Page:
Enbridge to buy Spectra Energy Partners for $4.3 billion

CALGARY — Enbridge Inc. is sweetening its offer to buy all the units in Spectra Energy Partners LP it doesn’t already own, raising its proposed share exchange ratio by almost 10 per cent in the all-shares transaction valued at $4.3 billion.

The move, which was expected by some analysts following a U.S. regulator’s final tax policy ruling in July, means that holders of the 17 per cent of Spectra not owned by Enbridge will receive 1.111 Enbridge shares for each common unit, up from 1.0123 shares per unit offered in May.

Spectra shares rose by as much as 4.6 per cent on the New York Stock Exchange to US$39.62 on Friday morning while Enbridge fell by as much as 2.4 per cent to $45.99 on the Toronto Stock Exchange.

“We view this as a positive step towards reducing corporate complexity, but note there will be marginal dilution from the transaction … as the increased offer is somewhat offset by elimination of distributions to the 17 per cent non-controlling interest,” said analysts with Tudor Pickering Holt & Co. in a report.

As Enbridge owns 83 per cent of Spectra’s shares, it already has the two-thirds majority required for unitholder approval of the transaction, which is expected to close in the fourth quarter.

It said the revised deal has unanimous support of a conflicts committee appointed by the separate Spectra board of directors.

In May, Calgary-based Enbridge launched an initiative to buy back all of its pipeline subsidiaries in the United States with shares worth $11.4 billion at the time, citing a Federal Energy Regulatory Commission decision in March to end certain tax loopholes they enjoyed.

American pipeline rivals The Williams Cos. and Cheniere Energy Inc. launched similar multibillion-dollar offers for their subsidiaries at the same time for the same reason.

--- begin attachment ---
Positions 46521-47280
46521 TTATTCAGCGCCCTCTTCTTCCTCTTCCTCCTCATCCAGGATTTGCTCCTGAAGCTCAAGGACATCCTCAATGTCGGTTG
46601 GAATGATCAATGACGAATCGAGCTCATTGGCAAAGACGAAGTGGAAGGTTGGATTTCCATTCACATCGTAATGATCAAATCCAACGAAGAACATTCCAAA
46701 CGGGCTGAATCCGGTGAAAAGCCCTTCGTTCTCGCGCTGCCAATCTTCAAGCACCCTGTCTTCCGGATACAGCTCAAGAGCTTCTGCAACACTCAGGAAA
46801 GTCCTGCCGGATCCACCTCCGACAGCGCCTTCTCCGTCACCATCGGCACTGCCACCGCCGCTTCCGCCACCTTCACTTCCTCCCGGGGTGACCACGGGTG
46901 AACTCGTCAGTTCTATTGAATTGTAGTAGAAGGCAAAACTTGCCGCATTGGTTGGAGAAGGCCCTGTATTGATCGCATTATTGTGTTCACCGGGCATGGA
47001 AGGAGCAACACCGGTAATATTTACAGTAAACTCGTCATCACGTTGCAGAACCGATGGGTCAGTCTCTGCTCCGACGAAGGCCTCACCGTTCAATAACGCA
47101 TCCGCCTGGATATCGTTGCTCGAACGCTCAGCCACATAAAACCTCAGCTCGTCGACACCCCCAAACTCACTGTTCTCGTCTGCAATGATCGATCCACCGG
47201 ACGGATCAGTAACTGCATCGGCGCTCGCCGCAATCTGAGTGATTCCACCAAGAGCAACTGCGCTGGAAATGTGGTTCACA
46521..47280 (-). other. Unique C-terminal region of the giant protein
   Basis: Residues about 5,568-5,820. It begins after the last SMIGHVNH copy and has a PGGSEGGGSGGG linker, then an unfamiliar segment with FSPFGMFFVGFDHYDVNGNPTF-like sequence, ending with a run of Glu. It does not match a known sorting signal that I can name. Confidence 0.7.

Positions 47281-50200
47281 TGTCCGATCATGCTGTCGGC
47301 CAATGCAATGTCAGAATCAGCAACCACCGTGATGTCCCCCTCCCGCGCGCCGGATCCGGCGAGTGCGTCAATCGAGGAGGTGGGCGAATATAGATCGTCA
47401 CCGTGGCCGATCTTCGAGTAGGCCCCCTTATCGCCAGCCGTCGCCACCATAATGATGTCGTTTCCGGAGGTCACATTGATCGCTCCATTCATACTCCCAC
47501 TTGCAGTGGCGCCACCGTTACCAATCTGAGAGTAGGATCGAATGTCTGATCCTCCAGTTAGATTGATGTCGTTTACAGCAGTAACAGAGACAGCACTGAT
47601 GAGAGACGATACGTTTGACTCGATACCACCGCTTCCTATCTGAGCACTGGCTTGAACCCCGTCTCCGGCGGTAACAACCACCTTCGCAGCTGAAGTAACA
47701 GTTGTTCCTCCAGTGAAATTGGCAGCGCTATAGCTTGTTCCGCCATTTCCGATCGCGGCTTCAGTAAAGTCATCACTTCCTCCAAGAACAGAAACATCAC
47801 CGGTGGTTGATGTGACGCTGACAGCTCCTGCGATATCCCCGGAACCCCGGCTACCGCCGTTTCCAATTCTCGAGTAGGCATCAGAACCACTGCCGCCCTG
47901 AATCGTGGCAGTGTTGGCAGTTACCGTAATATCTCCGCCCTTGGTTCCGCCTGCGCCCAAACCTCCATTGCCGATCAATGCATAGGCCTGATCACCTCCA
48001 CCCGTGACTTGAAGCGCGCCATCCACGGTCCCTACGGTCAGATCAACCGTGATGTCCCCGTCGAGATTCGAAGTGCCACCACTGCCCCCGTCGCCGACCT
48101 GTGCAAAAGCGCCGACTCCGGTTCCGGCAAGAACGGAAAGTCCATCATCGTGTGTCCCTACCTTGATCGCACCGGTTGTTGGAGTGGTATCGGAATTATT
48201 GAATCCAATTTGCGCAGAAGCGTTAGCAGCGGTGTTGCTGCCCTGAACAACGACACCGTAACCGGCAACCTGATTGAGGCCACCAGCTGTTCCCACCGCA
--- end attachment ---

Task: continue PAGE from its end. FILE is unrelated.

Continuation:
In 2016, a U.S. Appeals Court ruled that energy regulators were allowing master limited partnerships (MLPs) to benefit from a “double recovery” of taxes. MLPs are tax-exempt corporate structures in the United States that pay their profits to investors in dividend-style distributions.

Enbridge said the decision hurt its subsidiaries by cutting into their distributable cash flow. It also weakened their credit worthiness and ability to raise money from investors, a process that fuels “drop-downs” of assets from Enbridge Inc. in return for cash to support the parent company’s growth.

Enbridge proposed separate all-share offers with the boards of Spectra Energy, Enbridge Energy Partners, L.P., Enbridge Energy Management, L.L.C. and Enbridge Income Fund Holdings Inc.

Only Enbridge Energy Partners and Spectra Energy Partners are MLPs, but Enbridge said the FERC ruling negatively affected all four.

In a news release Friday, Enbridge said a July 18 FERC order clarifying its revised MLP income tax policy “could potentially improve SEP’s position” given its historical deferred income tax balances “and is therefore uniquely positive for SEP among the Enbridge family of sponsored vehicles.”

“Our offers for EEP and EIF remain fair and are not linked to the SEP deal,” said spokesman Michael Barnes in an email, adding the FERC tax clarification provided little benefit to Enbridge Energy Partners and none for Enbridge Income Fund and therefore those offers won’t be increased.

Enbridge Energy Management is a company that manages and controls Enbridge Energy Partners, he said.

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